Writ small the bullies are those very unpleasant people around us who eventually, if we’re lucky, get confronted and told where to go. Writ large, they are the same personalities playing for much higher stakes- the actual lives and livelihoods of millions. Writ small they annoy. Writ large they physically kill with no weapons other than self-interest and cynical hardened hearts; empathy is absent from them. Many good people make excuses- “it’s their culture (whoever they are), and we just don’t understand.“ WRONG. The abuses may have roots in the cultural assumptions of this or that culture, but the effects of the abuses are the same wherever in the World they happen. Diverting relief supplies for personal gain, intimidating women and children, manipulating the weak to harm those who are even weaker is violence that nourishes poverty. And while thousands of well-intended folks mouth sympathy for such victims, they won’t scuff the shine on their shoes to get any closer to the action to “restrain the bullies.”
“The number of people forced to live off $2.00 a day (more than 2 billion) has barely budged in thirty years, and the studies are now accumulating to make a nexus to common violence undeniable. This is an urgent call to make sure that we are safeguarding the fruits of those efforts from being laid waste by the locusts of predatory violence...”
“Predatory violence.“ Yep, that’s worth confronting too. Bullies, petty thieving gangsters, little men with littler hearts and grandiose opinions of themselves are predators, and their prey is more than the goods of the World. They prey on the people themselves- the people whose anxiety and fear is the first effect, the first poverty, that identifies the violence for what it is. It is exceedingly rare that predators turn from predatory practices. Like terrorists of any stripe, they are not amenable to persuasion and they don’t negotiate. They usually have to be stopped.
“The failure to respond to such a basic need—to prioritize criminal justice systems that can protect poor people from common violence—has had a devastating impact on two great struggles that made heroic progress in the last century but have stalled out for the poorest in the twenty-first century: namely, the struggle to end severe poverty and the fight to secure the most basic human rights.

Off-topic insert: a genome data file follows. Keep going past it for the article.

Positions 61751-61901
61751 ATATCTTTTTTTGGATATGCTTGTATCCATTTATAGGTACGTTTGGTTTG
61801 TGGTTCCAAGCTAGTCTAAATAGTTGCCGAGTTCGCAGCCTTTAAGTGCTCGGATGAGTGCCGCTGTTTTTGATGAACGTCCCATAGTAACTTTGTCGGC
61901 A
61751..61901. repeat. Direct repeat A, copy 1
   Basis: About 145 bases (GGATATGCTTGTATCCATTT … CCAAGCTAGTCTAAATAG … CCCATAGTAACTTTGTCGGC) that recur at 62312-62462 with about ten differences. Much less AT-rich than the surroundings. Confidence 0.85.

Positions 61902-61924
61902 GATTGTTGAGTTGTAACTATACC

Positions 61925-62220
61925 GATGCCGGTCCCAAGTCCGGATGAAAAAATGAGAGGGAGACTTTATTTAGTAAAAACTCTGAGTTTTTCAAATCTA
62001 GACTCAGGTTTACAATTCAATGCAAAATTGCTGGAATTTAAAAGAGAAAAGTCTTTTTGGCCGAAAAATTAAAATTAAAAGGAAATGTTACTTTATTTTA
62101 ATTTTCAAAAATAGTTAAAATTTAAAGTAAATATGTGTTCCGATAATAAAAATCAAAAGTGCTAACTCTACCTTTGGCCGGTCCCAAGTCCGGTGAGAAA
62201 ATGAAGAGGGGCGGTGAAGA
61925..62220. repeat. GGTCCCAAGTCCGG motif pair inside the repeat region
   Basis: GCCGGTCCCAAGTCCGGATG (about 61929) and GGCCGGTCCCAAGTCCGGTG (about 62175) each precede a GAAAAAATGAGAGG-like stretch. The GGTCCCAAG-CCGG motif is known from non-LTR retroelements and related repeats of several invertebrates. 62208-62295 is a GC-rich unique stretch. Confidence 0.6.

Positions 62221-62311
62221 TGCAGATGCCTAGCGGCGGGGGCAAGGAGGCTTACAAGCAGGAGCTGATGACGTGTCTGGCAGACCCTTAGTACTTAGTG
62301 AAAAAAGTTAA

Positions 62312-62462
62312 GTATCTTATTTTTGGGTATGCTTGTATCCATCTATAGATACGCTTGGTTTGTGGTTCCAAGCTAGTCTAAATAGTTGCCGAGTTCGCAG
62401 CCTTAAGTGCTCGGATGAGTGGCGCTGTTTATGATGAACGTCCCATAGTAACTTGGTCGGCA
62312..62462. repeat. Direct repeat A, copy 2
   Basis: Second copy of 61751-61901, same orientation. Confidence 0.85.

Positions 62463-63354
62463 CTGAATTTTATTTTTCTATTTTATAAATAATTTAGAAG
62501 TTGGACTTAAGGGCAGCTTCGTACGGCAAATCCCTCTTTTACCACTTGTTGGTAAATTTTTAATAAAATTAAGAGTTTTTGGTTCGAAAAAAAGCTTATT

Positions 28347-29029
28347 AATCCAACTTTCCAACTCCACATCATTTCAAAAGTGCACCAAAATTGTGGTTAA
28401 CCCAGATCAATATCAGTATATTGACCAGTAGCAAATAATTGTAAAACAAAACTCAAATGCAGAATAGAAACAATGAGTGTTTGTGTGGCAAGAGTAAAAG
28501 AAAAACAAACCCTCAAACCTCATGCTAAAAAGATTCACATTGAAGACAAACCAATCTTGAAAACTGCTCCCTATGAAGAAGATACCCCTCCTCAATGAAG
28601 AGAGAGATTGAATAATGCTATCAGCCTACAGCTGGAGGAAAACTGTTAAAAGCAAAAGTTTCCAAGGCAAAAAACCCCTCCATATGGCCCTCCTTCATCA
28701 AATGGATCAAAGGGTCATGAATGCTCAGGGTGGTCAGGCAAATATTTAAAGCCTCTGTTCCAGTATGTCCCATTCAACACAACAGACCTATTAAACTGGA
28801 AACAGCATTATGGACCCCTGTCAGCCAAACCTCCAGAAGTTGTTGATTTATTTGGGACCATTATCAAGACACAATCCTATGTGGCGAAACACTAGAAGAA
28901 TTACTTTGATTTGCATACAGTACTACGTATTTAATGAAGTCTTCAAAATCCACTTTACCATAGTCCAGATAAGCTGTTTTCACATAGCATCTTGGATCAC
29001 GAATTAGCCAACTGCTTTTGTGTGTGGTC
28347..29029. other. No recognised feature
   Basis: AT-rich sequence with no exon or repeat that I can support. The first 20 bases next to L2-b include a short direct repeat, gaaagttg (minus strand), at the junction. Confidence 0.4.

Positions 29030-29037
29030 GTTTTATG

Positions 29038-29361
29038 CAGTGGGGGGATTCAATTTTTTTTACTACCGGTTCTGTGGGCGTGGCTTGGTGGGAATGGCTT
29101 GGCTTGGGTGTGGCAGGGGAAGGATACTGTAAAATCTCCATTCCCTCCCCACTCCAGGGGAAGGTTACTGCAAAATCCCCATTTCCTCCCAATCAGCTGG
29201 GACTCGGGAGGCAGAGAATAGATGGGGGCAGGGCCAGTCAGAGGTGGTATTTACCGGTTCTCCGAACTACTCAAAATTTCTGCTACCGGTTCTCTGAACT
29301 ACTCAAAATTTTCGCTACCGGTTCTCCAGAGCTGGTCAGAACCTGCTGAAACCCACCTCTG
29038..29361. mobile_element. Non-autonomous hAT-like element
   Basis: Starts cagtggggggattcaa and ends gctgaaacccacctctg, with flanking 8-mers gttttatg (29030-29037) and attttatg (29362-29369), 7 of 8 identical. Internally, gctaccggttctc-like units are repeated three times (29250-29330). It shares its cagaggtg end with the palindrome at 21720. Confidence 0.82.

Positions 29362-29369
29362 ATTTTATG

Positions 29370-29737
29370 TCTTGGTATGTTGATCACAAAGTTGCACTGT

Indeed, for the global poor in this century, there is no higher priority need with deeper and broader implications than the provision of basic justice systems that can protect them from the devastating ruin of common violence. Because as anyone who has tasted it knows, if you are not safe, nothing else matters.”
“Because as anyone who has tasted it knows, if you are not safe, nothing else matters”. In the patois of my Homeland, “Tru dat.”.
Whenever emotional, intellectual, and physical safety is threatened, poverty has fertile ground in which to sprout. Injustice is injustice no matter how elegant the excuses clothing it may appear.
It’s insidious and it’s closer upon us than we care to recognize. Why do we give it air time and column inches? Because it’s clean and convenient to do that. We feel as though we’ve done something about it. And then we get to go home at night. We get to take a break from something from which the victims never get a break.
Visit their website- www.thelocusteffect.com and see what Haugen and Boutros are seeing. The problem is not that they are seeing a new
thing. Rather, they are seeing an old thing that despite ever advancing age grows no weaker. Be sobered, and inspired, by their work.
Love you. See you in Church.
30 March 2014, being The Fourth Sunday in Lent
May 25-August 31
| Sunday Holy Eucharist, alternating Rites I & 2 ~ with music